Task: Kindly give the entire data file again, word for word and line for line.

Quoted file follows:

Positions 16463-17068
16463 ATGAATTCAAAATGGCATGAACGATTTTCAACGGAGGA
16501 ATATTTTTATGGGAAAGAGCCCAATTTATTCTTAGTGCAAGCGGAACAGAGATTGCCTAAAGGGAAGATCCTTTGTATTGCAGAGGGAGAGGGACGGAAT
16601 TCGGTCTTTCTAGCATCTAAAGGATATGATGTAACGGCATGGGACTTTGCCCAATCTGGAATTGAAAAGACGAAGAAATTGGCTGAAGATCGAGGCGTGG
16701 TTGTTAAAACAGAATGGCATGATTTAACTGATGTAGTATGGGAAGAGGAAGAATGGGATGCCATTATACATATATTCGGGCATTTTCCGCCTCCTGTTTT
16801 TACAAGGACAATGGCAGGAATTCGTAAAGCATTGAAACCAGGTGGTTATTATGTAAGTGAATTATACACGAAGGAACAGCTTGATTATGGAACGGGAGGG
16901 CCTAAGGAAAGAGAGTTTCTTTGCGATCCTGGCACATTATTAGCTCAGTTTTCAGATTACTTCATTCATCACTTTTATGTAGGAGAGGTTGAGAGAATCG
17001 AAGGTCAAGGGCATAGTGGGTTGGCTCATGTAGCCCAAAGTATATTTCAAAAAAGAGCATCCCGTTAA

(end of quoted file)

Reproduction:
Positions 16463-17068
16463 ATGAATTCAAAATGGCATGAACGATTTTCAACGGAGGA
16501 ATATTTTTATGGGAAAGAGCCCAATTTATTCTTAGTGCAAGCGGAACAGAGATTGCCTAAAGGGAAGATCCTTTGTATTGCAGAGGGAGAGGGACGGAAT
16601 TCGGTCTTTCTAGCATCTAAAGGATATGATGTAACGGCATGGGACTTTGCCCAATCTGGAATTGAAAAGACGAAGAAATTGGCTGAAGATCGAGGCGTGG
16701 TTGTTAAAACAGAATGGCATGATTTAACTGATGTAGTATGGGAAGAGGAAGAATGGGATGCCATTATACATATATTCGGGCATTTTCCGCCTCCTGTTTT
16801 TACAAGGACAATGGCAGGAATTCGTAAAGCATTGAAACCAGGTGGTTATTATGTAAGTGAATTATACACGAAGGAACAGCTTGATTATGGAACGGGAGGG
16901 CCTAAGGAAAGAGAGTTTCTTTGCGATCCTGGCACATTATTAGCTCAGTTTTCAGATTACTTCATTCATCACTTTTATGTAGGAGAGGTTGAGAGAATCG
17001 AAGGTCAAGGGCATAGTGGGTTGGCTCATGTAGCCCAAAGTATATTTCAAAAAAGAGCATCCCGTTAA